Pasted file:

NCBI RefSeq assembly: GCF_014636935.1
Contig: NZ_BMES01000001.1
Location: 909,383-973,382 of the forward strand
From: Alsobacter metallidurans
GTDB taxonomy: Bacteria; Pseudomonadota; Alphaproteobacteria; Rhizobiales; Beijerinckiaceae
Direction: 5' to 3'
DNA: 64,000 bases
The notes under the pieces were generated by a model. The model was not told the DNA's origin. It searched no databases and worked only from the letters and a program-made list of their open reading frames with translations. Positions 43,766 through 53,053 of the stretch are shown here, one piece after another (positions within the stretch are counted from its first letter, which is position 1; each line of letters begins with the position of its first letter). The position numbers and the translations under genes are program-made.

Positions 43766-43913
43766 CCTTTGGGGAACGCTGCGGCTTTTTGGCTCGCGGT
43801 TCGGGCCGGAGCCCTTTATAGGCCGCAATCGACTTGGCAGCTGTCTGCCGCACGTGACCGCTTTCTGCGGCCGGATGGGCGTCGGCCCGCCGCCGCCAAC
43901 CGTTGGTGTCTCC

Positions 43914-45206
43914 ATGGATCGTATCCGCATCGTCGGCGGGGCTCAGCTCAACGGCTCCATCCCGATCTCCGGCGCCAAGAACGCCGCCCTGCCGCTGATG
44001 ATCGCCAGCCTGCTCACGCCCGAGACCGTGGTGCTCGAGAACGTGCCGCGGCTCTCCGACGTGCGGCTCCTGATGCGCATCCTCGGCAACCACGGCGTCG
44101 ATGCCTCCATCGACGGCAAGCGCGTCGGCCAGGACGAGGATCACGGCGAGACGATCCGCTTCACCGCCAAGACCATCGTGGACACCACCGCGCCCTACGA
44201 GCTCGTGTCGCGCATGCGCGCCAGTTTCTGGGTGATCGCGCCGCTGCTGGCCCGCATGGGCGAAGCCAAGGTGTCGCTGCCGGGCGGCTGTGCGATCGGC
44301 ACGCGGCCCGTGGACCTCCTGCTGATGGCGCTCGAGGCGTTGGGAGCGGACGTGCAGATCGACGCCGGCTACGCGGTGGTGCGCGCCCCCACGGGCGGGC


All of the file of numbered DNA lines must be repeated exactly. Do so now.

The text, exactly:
NCBI RefSeq assembly: GCF_014636935.1
Contig: NZ_BMES01000001.1
Location: 909,383-973,382 of the forward strand
From: Alsobacter metallidurans
GTDB taxonomy: Bacteria; Pseudomonadota; Alphaproteobacteria; Rhizobiales; Beijerinckiaceae
Direction: 5' to 3'
DNA: 64,000 bases
The notes under the pieces were generated by a model. The model was not told the DNA's origin. It searched no databases and worked only from the letters and a program-made list of their open reading frames with translations. Positions 43,766 through 53,053 of the stretch are shown here, one piece after another (positions within the stretch are counted from its first letter, which is position 1; each line of letters begins with the position of its first letter). The position numbers and the translations under genes are program-made.

Positions 43766-43913
43766 CCTTTGGGGAACGCTGCGGCTTTTTGGCTCGCGGT
43801 TCGGGCCGGAGCCCTTTATAGGCCGCAATCGACTTGGCAGCTGTCTGCCGCACGTGACCGCTTTCTGCGGCCGGATGGGCGTCGGCCCGCCGCCGCCAAC
43901 CGTTGGTGTCTCC

Positions 43914-45206
43914 ATGGATCGTATCCGCATCGTCGGCGGGGCTCAGCTCAACGGCTCCATCCCGATCTCCGGCGCCAAGAACGCCGCCCTGCCGCTGATG
44001 ATCGCCAGCCTGCTCACGCCCGAGACCGTGGTGCTCGAGAACGTGCCGCGGCTCTCCGACGTGCGGCTCCTGATGCGCATCCTCGGCAACCACGGCGTCG
44101 ATGCCTCCATCGACGGCAAGCGCGTCGGCCAGGACGAGGATCACGGCGAGACGATCCGCTTCACCGCCAAGACCATCGTGGACACCACCGCGCCCTACGA
44201 GCTCGTGTCGCGCATGCGCGCCAGTTTCTGGGTGATCGCGCCGCTGCTGGCCCGCATGGGCGAAGCCAAGGTGTCGCTGCCGGGCGGCTGTGCGATCGGC
44301 ACGCGGCCCGTGGACCTCCTGCTGATGGCGCTCGAGGCGTTGGGAGCGGACGTGCAGATCGACGCCGGCTACGCGGTGGTGCGCGCCCCCACGGGCGGGC